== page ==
Anyway, thing is: it’s gone a LOT further than any of us ever imagined. It started with people on Facebook saying “Well, I don’t understand [non-binary people/ the need for gender-neutral language]!” in various groups/ on other friend’s posts, so I’d sweetly offer them the guide. (Turns out treating what can look like huffy denial as a good faith request for more information (with bonus diagrams) gets many more positive results than you’d imagine.) Then I idly posted the link in a couple of more friendly places. And THEN it started getting weird. “Can I share this with my colleagues?” Sure. “Can I bring this to my kids’ school?” Go for it. “I’d like to circulate this as a resource at the NHS Trust I work for.” Uh. Okay! “So, I saw [the guide] on Twitter. Can [organisation I greatly admire] use that as guidance for our organisation?” Buh, uh, yeah! Please! “My wife is a prison psychiatrist, may I share it with her?” Blimey. By all means.
And then the more personal stories started coming back: “You made me realise something about myself.” “I shared this with my family and they understood.” “We’re in love and your paper helped me reconcile that.”
This little guide has gone a lot further than I ever imagined it might.
Today a senior colleague told me, in passing:
fwiw I shared your pronoun guide with my (very old white cis hetero) choir and it has generated SO many good questions
so there are choir grandkiddos all over the world thanking you for their grandparents being more awesome
Which, considering I was braced for an awkward business change management conversation, was not where I was expecting to end up this afternoon, emotionally speaking.
If I was doing this from scratch now, I suspect there would be differences (a longer glossary; an excursion into intersex identities, maybe? definitely better diagrams...), but then, a lot of what I know now came from doing the research for the guide, so maybe not so much! But one thing is for sure: I’m never going to take the impact of words shared freely quite so lightly in future.
A discussion of unwanted physical touch in Young Royals
[specifically between Wille & Simon ]
| TW : discussion of unwanted physical touch, I'm aware this discussion is sensitive for some. If this is something that could make you uncomfortable, please take caution while reading this analysis! |
While the conversation of Physical Touch is EXTREMELY special and vital to the relationship Wille and Simon have, that doesn't mean it's always welcome.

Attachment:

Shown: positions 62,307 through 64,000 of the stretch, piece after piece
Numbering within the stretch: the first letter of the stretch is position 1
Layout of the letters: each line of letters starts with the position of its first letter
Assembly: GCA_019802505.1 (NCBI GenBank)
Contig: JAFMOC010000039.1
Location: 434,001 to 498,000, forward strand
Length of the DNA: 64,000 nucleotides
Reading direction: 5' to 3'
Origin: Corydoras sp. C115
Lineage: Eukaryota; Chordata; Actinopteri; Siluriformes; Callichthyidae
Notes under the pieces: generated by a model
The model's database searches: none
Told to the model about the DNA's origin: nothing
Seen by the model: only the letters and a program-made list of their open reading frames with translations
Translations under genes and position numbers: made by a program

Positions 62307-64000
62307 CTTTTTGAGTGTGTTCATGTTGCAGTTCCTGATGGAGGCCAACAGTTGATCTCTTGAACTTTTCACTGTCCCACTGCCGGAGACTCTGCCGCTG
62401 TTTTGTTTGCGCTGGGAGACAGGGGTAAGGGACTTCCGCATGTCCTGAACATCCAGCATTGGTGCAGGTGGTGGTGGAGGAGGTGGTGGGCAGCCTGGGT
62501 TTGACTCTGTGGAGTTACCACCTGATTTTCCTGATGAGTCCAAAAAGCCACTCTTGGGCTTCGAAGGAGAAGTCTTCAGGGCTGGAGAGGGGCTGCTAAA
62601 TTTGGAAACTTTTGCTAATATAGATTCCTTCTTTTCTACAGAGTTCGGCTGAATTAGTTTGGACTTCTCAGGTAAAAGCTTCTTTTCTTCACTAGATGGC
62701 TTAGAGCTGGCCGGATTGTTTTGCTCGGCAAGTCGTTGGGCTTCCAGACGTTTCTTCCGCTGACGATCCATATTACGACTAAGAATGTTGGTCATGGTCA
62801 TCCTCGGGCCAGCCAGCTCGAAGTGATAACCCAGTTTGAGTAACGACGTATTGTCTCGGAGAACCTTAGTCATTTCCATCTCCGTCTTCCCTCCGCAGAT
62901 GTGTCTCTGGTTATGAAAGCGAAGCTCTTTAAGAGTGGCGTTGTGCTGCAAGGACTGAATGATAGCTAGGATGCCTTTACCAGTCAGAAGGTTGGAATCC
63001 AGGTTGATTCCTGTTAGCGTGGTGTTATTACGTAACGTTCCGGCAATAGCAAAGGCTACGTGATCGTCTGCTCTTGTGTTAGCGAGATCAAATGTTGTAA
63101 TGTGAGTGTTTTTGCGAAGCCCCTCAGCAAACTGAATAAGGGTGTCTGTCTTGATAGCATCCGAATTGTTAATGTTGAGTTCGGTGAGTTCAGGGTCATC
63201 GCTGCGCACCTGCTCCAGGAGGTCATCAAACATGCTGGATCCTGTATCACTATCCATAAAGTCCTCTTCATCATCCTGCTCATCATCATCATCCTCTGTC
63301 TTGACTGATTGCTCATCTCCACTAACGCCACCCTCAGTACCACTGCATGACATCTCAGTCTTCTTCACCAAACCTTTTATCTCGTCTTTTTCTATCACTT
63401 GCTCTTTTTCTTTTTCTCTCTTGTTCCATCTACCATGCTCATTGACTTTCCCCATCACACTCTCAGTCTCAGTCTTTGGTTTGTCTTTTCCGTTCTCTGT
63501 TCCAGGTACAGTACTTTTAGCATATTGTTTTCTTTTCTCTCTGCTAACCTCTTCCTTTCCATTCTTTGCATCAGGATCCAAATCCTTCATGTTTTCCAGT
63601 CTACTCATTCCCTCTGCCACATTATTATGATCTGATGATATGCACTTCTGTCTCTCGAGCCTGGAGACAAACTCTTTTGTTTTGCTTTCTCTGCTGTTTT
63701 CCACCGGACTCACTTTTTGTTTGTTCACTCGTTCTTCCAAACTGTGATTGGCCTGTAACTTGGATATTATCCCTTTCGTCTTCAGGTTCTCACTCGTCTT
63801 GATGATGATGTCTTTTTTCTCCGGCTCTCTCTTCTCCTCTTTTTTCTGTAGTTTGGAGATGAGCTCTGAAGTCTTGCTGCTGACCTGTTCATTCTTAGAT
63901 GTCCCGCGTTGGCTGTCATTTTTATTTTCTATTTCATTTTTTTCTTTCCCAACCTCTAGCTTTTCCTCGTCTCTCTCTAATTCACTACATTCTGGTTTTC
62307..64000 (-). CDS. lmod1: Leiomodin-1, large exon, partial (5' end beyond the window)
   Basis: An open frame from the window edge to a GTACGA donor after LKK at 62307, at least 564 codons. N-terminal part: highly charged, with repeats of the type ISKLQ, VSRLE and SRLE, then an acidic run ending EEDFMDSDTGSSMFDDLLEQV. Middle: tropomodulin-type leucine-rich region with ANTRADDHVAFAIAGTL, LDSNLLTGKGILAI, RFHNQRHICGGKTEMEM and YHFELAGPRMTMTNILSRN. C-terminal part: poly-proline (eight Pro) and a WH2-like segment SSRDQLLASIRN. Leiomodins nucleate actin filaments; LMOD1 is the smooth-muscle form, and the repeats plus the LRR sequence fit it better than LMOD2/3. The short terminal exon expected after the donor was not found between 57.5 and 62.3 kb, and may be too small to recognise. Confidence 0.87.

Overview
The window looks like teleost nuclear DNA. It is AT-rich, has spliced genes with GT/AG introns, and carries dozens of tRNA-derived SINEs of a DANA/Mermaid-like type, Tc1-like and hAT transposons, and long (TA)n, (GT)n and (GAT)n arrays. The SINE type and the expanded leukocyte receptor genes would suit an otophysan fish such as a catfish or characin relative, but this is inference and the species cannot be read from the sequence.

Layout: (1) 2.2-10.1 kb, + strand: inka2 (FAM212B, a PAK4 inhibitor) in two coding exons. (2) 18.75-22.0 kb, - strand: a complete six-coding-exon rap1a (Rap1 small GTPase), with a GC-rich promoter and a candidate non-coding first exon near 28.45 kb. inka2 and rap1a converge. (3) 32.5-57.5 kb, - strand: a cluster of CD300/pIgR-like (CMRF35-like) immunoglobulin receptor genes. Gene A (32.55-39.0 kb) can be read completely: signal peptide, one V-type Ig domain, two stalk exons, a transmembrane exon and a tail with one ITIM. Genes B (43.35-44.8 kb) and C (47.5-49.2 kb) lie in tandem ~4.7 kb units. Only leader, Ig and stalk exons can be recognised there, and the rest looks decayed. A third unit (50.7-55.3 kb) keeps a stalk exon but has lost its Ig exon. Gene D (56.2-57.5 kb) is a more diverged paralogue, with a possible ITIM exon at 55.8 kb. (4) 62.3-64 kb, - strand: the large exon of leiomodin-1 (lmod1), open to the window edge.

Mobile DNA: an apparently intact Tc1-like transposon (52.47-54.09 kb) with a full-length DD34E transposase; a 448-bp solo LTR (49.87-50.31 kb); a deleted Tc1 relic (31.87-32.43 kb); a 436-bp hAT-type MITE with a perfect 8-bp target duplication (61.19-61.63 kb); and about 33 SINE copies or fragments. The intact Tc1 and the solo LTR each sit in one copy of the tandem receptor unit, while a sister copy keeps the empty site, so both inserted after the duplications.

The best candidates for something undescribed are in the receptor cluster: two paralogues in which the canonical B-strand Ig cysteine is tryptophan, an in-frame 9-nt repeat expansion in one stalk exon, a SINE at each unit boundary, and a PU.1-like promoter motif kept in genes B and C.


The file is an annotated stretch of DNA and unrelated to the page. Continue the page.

There are many times where Wille will reach out to Simon, or vice versa and that love language will get rejected. It's very rare, but it's important to discuss.
This is a kind reminder that just because someone may have physical touch as their love language, that doesn't mean they owe it to you, or welcome it.
I can't be around you right now.. [ Season 2 EP 1 ]
This is a really good example of Simon making it clear to Wille that his love language isn't welcome in the conversation between them, at that moment. That has a really intense effect on Wille, and it makes him realize just how badly he's messed things up.
This is also a rare occasion where Simon is using his words to express how he's feeling to Wille, which he doesn't do a lot. He's very guarded. He almost gets irritated at Wille for him not really listening, and just acting like they used to.
Wille isn't understanding what he's saying UNTIL Simon makes it clear that he's not really allowed to reach back out like he usually would. That he needs space and that's something Wille isn't good at handling.
Please I just want to go home. [ Season 2 Episode 6 ]
The relationship is healed for the most part, well more than what we started the season with. HOWEVER, that doesn't mean Simon will always allow Wille into that physical touch space.
Simon has just been absolutely hit with a BOMB of horrible information, and he can't handle it. Wille can't really express his feelings with his words, so he tries to with his actions.
We just saw this hug happen in a previous episode, and it was beautiful and consensual and loving.
Wille genuinely thought he could recreate that here, but this situation is VERY highly charged with emotions and trauma. That isn't something Wille took into account.
In this instance, he gets rejected because this is too much for Simon to handle and he can't have Wille pushing for that connection. It doesn't mean he doesn't love Wille, it just means he's overwhelmed and that's okay.
This is a really good example of their communication not being the best across the board. We love to talk about the physical touch love language discussion between them, but not the other love languages and how important those are.
I'm going outside, do you want to join me? [ Season 1 Episode 1 ]
This one is left out of the discussion a lot which is kind of a bummer, because it's just as important as the others.
Wille and Simon are just starting to interact right, but we know Wille is already whipped as hell for Simon. He is ALREADY bringing the language of physical touch in between them, but Simon is caught off guard almost by it.
Simon is genuinely looking around at what is going on almost wondering why Wille is already so casual with him, since they just met really they barely have a relationship.
That causes Wille to react, by looking over at him when he takes his hand down. The love language has already been cut short here, and it catches both of them off guard.
could you lend me a pencil? [ Season 2 Episode 2 ]
This one makes me so sad because we see Wille try to emulate that moment they shared at the manor house watching that horror movie, but here that doesn't work.
It almost actually does the opposite, because the memory of that is painful for Simon right now.
Wille is really TRYING to get Simon to communicate, and seriously it's making this whole thing worse. He's doing everything he can to either get physical communication out of Simon OR he'll even take verbal at this point. Because he is that desperate.
Yes Wille uses physical touch to communicate, and yes Simon usually does as well.
HOWEVER, that doesn't mean it's always welcome regardless of if you're in a relationship or not.